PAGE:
object & fork 
Author Message
 object & fork

Hi Group,
I need your help with an object that forks and looses parameters.
The purpose is to execute commands in a multithredded way.
Here is my script:

As first the module:
###################################################################
package myProcess;

sub new{
        my $class = shift;
        my $self = {};
        $self = {'result' => '?'};
        bless($self, $class);
        };

sub start{

        $SIG{'CHLD'} = sub{wait;};
        $self->{'pid'} = fork();
        if(!defined $self->{'pid'}){
                print "Can't fork: $!\n";
                exit(0);
        }elsif($self->{'pid'}){
                return($self->{'pid'});
        }else{
                $self->{'result'} = `$cmd`;
                exit(0);
                };
        };

sub result{
        my $self = shift;
        my $r = $self->{'result'};
        return($r);
        };

sub cleanup{
        my $self = shift;
        my $r = $self->{'pid'};
        kill('SIGTERM',$self->{'pid'});
        delete $self->{'pid'};
        return($r);
        };

1;
#################################################################

Now the script to test it:
##################################################################
!/usr/bin/perl -w

if($0 =~ /^(.+\/).+$/){$path = $1;}else{$path = `pwd`;};

use myProcess;

$cmd = 'pwd';

$p = myProcess -> new();
$pid = $p->start($cmd);
$res = $p->result();
$delpid = $p->cleanup();

print "Object Reference: $p\n";
print "Child created: $pid\n";
print "Result:\n$res\n";
print "Child killed: $delpid\n";
##############################################################

And this is the output:
##############################################################
Object Reference: myProcess=HASH(0x80f37f0)
Child created: 478
Result:
?
Child killed: 478
##############################################################

As you can see, the assignment of the process-id works (in myProcess.pm
start-method), also the assignment of the '?' as result is working ( in
myProcess.pm new-method) but the assignment of the command output
doesn't work at all (in myProcess.pm start-method). I also checke the
hash reference ($self) in all methods, and it's really the same.
What's wrong here?

Thanks for help
Steffen Bachmann



Sun, 22 Feb 2004 19:01:41 GMT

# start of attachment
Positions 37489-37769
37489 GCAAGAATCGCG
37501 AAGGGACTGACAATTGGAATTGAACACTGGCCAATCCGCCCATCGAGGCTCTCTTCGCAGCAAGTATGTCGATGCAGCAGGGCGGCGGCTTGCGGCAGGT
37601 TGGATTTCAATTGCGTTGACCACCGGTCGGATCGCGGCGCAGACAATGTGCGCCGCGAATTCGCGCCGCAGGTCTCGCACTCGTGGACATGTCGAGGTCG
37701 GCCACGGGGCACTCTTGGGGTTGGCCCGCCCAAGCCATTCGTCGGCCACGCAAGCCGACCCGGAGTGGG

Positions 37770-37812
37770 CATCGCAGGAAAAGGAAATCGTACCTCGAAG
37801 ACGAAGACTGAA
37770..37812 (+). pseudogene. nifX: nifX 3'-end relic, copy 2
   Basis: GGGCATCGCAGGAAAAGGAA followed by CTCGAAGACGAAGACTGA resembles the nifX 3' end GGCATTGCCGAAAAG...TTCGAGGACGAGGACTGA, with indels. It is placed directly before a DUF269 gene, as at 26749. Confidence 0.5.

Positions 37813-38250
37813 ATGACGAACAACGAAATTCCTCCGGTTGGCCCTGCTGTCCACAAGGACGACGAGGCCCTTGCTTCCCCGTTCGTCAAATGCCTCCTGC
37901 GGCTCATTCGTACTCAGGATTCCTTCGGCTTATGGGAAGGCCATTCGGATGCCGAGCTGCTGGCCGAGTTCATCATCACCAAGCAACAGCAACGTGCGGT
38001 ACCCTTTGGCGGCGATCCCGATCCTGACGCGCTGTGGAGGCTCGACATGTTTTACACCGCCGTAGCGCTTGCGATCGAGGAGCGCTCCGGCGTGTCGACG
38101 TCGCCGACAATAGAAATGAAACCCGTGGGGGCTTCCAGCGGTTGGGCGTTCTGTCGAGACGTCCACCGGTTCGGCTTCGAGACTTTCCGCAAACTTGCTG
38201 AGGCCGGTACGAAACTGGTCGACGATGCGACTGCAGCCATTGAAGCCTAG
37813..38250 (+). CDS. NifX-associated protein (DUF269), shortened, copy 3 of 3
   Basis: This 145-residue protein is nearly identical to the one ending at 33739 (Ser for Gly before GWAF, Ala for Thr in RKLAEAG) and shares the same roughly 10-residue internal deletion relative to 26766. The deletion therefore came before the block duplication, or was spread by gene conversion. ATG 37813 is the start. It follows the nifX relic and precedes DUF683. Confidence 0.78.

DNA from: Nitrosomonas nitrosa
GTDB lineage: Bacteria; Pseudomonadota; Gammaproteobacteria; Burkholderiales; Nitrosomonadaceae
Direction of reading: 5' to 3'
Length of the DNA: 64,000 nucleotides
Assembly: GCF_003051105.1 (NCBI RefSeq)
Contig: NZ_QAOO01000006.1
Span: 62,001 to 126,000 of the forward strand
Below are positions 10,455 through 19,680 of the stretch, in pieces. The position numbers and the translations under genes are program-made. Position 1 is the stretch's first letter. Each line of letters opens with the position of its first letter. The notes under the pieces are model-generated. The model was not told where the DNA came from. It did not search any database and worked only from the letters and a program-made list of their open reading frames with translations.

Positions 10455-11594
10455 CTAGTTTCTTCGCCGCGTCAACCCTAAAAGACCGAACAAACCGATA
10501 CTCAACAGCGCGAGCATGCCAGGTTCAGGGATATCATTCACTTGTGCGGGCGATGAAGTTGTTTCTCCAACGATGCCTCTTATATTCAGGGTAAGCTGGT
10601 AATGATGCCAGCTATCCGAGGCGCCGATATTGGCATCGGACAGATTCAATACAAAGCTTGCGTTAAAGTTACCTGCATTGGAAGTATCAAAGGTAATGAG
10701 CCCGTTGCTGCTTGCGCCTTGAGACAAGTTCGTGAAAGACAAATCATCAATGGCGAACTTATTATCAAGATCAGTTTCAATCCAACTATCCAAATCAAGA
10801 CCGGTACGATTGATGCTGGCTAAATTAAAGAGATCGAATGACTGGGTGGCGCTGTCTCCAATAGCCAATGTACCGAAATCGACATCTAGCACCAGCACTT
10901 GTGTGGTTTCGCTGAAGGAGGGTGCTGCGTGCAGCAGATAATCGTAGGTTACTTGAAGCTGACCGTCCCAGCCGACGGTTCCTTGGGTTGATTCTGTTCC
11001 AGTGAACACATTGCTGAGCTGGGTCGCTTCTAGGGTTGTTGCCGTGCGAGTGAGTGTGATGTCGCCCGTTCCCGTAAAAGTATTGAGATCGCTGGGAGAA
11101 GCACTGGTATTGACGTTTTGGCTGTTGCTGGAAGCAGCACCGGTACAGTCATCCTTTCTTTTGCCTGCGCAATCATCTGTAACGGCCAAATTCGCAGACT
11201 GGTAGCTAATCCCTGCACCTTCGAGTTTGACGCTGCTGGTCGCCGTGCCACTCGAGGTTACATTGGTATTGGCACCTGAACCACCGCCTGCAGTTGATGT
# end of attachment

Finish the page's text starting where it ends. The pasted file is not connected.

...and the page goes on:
object & fork
You misunderstand fork().  fork() makes a new process which is a
*copy* of the old process.  No memory is shared between the two processes.

Consider this:

        my $VAR = 0;
        my $pid = fork;
        if ($pid == 0) {
          # child

          $VAR = 1;
          exit;

        } else {
          # parent

          while ($VAR == 0) {
            sleep 1;
          }
          print "Child finished.\n";
          exit;

        }

Try this.  It never finishes.  The child sets $VAR to 1, but that is
the child's private copy of $VAR.  The parent has a different $VAR,
which is always 0.

Your program has the same problem. After fork(), there are *two*
$self->{result} variables, one in the parent and one in the child.
The child sets its $self->{result} and then exits, and its memory is
destroyed.  The parent's $self->{result} is always '?'.

To communicate between two processes after fork(), you need to use an
interprocess communication mechanism.  For example, you may use a
'shared memory segment', which is managed by the shmget, smhctl,
shmread, and shmwrite functions, or you can get the IPC::Shareable
module from CPAN, which provides a simpler interface.  

Another thing you can do is have the two processes communicate with a
file.  Have the child process deposit its result into a file; the
parent can see when the file appears, and pick up the result.

Quote:
>As you can see, the assignment of the process-id works (in myProcess.pm
>start-method), also the assignment of the '?' as result is working ( in
>myProcess.pm new-method) but the assignment of the command output
>doesn't work at all (in myProcess.pm start-method). I also checke the
>hash reference ($self) in all methods, and it's really the same.

It's not the same.  Two data objects in different prcesses are *never*
the same.  

rd
($p{$_})&6];$p{$_}=/ ^$P/ix?$P:close$_}keys%p}p;p;p;p;p;map{$p{$_}=~/^[P.]/&&
close$_}%p;wait until$?;map{/^r/&&<$_>}%p;$_=$d[$q];sleep rand(2)if/\S/;print



Sun, 22 Feb 2004 18:31:10 GMT  
 object & fork


Quote:
>You misunderstand fork().  fork() makes a new process which is a
>*copy* of the old process.  No memory is shared between the two processes.

Unless you're on a modern operating system on modern hardware, in which
case the two cleverly conspire to give you an extremely convincing
*illusion* that no memory is shared between the processes.  :-)

  - Logan
--
"Our grandkids love that we get Roadrunner and digital cable."
(Adverti{*filter*}t for Time Warner cable TV and internet access, July 2001)



Mon, 23 Feb 2004 01:34:33 GMT  
 object & fork

Quote:



>>You misunderstand fork().  fork() makes a new process which is a
>>*copy* of the old process.  No memory is shared between the two processes.

>Unless you're on a modern operating system on modern hardware, in which
>case the two cleverly conspire to give you an extremely convincing
>*illusion* that no memory is shared between the processes.  :-)

Even on old hardware that's true.  THere's no difference between the
illusion and the reality.
rd
($p{$_})&6];$p{$_}=/ ^$P/ix?$P:close$_}keys%p}p;p;p;p;p;map{$p{$_}=~/^[P.]/&&
close$_}%p;wait until$?;map{/^r/&&<$_>}%p;$_=$d[$q];sleep rand(2)if/\S/;print


Mon, 23 Feb 2004 01:52:24 GMT  
 object & fork

Quote:

> You misunderstand fork().  fork() makes a new process which is a
> *copy* of the old process.  No memory is shared between the two processes.

> Consider this:

>         my $VAR = 0;
>         my $pid = fork;
>         if ($pid == 0) {
>           # child

>           $VAR = 1;
>           exit;

>         } else {
>           # parent

>           while ($VAR == 0) {
>             sleep 1;
>           }
>           print "Child finished.\n";
>           exit;

>         }

> Try this.  It never finishes.  The child sets $VAR to 1, but that is